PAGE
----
Most people saw Saturday Night Fever for the dancing, but there was a lot more to this film when the story took a breather from the dance floor. There is an authenticity to these characters. Tony’s lower-middle class family, arguing over the amount of pork chops on the dinner table, or moping around upon learning that Father Frank Jr. is leaving the church, are sincere moments, both funny and tragic with a squeeze of melodrama. Tony’s friends- the womanizing, hot headed Brooklyn punks who spend their nights riding the coattails of Tony’s popularity, or scuffling with the crosstown rival gang, the Barracudas, lend themselves as societal foils to Tony’s growth as a person. And the tragedy of Annette (Donna Pescow), the girl infatuated with Tony who can’t get out of the way of her own insecurities. She could have been used as nothing more than a slutty female cliche, but her story is handled in a way that makes us feel sorry for her.
And then there is Stephanie, the outwardly confident career woman who likes to remind Tony of all the positive things going on her life, all of the people she’s met, and how he has no direction in life. What we find in her is a vulnerability- a need to convince herself and those around her that she’s got everything under control, which is the furthest thing from the truth. Her relationship with Tony eventually leads to those walls coming down, while at the same time, Tony strives for improvement. They are different people by the end of the film.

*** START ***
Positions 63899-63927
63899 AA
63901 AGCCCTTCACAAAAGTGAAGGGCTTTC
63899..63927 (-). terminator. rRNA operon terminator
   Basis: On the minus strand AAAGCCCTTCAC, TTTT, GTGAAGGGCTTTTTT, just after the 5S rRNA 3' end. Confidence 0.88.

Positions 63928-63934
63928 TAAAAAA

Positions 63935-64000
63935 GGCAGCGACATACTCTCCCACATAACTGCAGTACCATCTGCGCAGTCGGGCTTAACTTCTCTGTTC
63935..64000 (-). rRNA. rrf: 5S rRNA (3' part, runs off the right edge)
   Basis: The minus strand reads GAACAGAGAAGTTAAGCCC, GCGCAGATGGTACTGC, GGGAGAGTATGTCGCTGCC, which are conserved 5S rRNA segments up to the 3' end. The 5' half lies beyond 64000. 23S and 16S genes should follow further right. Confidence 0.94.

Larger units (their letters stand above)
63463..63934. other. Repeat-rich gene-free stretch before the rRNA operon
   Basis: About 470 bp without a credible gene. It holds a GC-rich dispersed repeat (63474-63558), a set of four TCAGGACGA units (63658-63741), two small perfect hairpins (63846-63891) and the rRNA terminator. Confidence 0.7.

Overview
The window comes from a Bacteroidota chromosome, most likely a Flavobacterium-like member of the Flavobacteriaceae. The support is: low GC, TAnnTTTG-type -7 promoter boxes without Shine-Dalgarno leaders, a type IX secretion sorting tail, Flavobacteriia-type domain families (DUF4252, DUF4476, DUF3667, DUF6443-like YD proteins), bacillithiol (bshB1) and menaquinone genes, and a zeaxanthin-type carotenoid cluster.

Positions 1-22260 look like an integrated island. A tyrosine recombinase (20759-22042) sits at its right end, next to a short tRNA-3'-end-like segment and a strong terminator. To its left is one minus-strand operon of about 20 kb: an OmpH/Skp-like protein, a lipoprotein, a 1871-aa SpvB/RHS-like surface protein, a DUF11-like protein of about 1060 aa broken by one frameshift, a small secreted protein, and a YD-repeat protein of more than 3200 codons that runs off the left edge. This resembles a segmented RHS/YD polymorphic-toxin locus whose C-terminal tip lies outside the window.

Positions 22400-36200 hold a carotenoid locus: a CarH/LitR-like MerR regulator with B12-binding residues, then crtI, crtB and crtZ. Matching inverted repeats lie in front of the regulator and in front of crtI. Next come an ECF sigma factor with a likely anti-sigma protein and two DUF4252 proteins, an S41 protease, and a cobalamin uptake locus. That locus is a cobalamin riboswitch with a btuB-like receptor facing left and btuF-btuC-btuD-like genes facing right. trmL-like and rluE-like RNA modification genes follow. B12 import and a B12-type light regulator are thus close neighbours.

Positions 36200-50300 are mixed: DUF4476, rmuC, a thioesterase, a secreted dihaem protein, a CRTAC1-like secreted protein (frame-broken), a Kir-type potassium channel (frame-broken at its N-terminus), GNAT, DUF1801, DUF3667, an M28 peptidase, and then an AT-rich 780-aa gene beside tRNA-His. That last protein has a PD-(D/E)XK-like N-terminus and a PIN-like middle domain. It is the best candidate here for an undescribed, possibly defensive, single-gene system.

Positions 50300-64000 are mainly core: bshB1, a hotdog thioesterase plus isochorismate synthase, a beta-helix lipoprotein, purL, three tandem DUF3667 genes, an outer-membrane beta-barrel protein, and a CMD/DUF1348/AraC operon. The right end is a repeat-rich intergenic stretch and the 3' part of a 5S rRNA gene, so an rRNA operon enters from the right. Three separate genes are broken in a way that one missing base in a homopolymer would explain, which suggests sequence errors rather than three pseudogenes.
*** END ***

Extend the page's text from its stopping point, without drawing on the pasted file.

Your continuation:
It’s important to remember the era when the film was made. I never fault any work of art taken in context with the social norms from which is was born. Racial slurs and misogyny are on full display, and watching it on screen today can be uncomfortable, as it should. Some difficult sexual scenes, pushing the envelope just far enough to cause unease, also resonate in a way that makes you feel like they shouldn’t have gone there. But I can see the impact of these scenes as necessities in the growth of the character arcs. None of it feels cheap or gratuitous.
But what of my experience? Well, finally getting to enjoy Saturday Night Fever with all of the bells and whistles that the theater experience provides was everything I could have hoped for. It was transportive. As Tony and Stephanie locked hands in the dance studio, spinning, laughing, one with the world as Barry and the boys crooned from the turntable speakers, I found myself forty years in the past, in the same roller rink that I called home most Saturday nights, skating in unison with Beth Lorenz one more time.